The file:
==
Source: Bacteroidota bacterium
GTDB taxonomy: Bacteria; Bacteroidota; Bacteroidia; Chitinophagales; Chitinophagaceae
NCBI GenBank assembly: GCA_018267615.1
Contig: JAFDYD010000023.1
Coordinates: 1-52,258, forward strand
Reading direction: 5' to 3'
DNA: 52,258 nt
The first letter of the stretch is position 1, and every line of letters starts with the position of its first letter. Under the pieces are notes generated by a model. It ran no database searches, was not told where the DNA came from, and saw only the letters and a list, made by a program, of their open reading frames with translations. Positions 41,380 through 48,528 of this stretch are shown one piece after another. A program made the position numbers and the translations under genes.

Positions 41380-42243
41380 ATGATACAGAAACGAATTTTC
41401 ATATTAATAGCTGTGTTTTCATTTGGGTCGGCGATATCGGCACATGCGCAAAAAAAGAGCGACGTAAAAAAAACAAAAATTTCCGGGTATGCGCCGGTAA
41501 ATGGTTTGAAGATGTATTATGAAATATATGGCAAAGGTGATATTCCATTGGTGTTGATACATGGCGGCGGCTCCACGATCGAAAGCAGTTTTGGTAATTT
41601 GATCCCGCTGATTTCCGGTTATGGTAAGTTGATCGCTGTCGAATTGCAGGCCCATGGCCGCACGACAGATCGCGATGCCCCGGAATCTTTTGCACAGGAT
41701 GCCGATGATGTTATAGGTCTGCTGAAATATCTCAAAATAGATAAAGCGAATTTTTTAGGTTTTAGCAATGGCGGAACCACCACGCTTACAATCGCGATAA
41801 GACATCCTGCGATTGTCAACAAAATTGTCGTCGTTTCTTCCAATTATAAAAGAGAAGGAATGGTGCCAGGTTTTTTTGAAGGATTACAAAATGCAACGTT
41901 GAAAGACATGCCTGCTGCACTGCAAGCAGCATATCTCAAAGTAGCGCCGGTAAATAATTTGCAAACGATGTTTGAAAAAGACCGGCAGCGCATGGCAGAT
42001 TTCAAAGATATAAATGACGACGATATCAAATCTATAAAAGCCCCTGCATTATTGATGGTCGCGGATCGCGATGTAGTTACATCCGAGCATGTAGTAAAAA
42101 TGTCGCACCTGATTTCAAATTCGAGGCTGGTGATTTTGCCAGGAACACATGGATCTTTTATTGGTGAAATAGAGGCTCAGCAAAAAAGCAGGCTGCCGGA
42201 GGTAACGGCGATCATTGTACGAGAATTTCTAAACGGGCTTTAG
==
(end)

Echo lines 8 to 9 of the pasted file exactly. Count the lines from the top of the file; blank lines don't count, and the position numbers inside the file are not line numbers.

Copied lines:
The first letter of the stretch is position 1, and every line of letters starts with the position of its first letter. Under the pieces are notes generated by a model. It ran no database searches, was not told where the DNA came from, and saw only the letters and a list, made by a program, of their open reading frames with translations. Positions 41,380 through 48,528 of this stretch are shown one piece after another. A program made the position numbers and the translations under genes.

Positions 41380-42243